1. That’s part of it, I don’t think Planning has an issue with the tent… I’m sorry, The Spiegel, it’s WHERE the tent is. None of those comments seem to address the point of the post / article. Apparently Teatro ZinZanni is so transcendent, even scrumtrilescent, that they shouldn’t be bothered by things like the planning code.

  101. Teatro ZinZanni is magical, an experience beyond imagination and exceeding all expectations of a dinner and show. The tent is an integral part of the experience, from the outside it adds intrigue, mystery, and uniqueness to the Embarcadero, a hotel would also be a fantastic addition as I can only imagine the creatively themed hotel rooms that Teatro ZinZanni would setup. At their previous location, prior to my knowledge of Teatro Zinzanni, I was curious about the tent and admittedly thought it was odd to see a tent as a business, but like a good commercial I remembered their tent. One day, after Googling “dinner and show”, Teatro Zinzanni was the second retrieval (behind Medieval Times) and I decided to check out the show my family. From the moment we entered their tent, every aspect of Teatro ZinZanni was an incredible experience. Since our attendance many years ago, we continue to highly recommended Teatro ZinZanni to friends and family who visit the Bay Area or their other location in Seattle. Every time we walked by the tent, we’d comment “That is the best show!” and seeing their tent would always prompt wonderful memories of an amazing experience. Since they ceased running shows a while ago, I miss seeing their tent! Bring back the tent!! When I learned Teatro ZinZanni found a new location on the Embarcadero, I thought it was a great addition to the city and complimentary to the culture and vibe that makes San Francisco great.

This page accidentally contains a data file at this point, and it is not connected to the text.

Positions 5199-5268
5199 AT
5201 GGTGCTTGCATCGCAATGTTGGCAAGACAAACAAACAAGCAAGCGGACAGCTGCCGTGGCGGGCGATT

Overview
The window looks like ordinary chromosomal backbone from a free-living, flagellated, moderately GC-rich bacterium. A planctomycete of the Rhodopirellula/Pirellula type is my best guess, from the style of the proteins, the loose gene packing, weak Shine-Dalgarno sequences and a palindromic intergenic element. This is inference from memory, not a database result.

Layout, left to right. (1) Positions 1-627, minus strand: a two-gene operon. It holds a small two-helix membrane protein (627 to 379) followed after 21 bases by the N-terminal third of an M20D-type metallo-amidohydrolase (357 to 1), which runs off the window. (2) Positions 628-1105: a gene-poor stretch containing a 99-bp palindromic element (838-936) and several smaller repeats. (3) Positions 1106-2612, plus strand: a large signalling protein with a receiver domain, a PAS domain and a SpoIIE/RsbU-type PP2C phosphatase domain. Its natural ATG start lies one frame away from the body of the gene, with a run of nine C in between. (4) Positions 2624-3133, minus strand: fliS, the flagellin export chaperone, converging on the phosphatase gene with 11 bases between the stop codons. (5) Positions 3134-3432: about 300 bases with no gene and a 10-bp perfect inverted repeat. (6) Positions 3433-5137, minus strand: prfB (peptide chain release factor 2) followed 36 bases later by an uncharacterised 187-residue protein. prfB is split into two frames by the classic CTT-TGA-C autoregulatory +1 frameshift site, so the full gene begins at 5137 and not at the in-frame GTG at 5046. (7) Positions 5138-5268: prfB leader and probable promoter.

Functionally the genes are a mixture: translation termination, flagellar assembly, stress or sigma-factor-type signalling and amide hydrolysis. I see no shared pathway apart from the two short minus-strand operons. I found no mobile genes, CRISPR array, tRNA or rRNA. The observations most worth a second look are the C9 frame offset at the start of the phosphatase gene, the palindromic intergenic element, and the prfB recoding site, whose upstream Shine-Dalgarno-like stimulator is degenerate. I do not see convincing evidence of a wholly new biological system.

102. This City is gradually losing its artistic soul. Circus Arts speak to the diversity and progress that is San Francisco’s brand. Circus is unique in that it does not enjoy the financial support of traditional arts in the United States. Pickle Family Circus created a legacy that is slowly dying in the City. Please bring Teatro ZinZanni back!

  103. Zinzanni is one of few Amercian circus organizations that compare with international circus cabarets. It has high-level, skilled professional circus acts. As a professional circus performer that has been forced to work outside of the states due to the shortage of work (not shortage of interest), I find it incredible that anyone dares to kill one of the last legitimate circuses. San Francisco (and the US in general) needs this art form.

    Zinzanni proposes not only a show, but an experience. With the tent, and the meal, they transport you into a different world for a couple of hours. Why ruin the experience?

  104. That part of the City is kinda dumpy. Zinzanni will be a great improvement and bring life and beauty. We need it!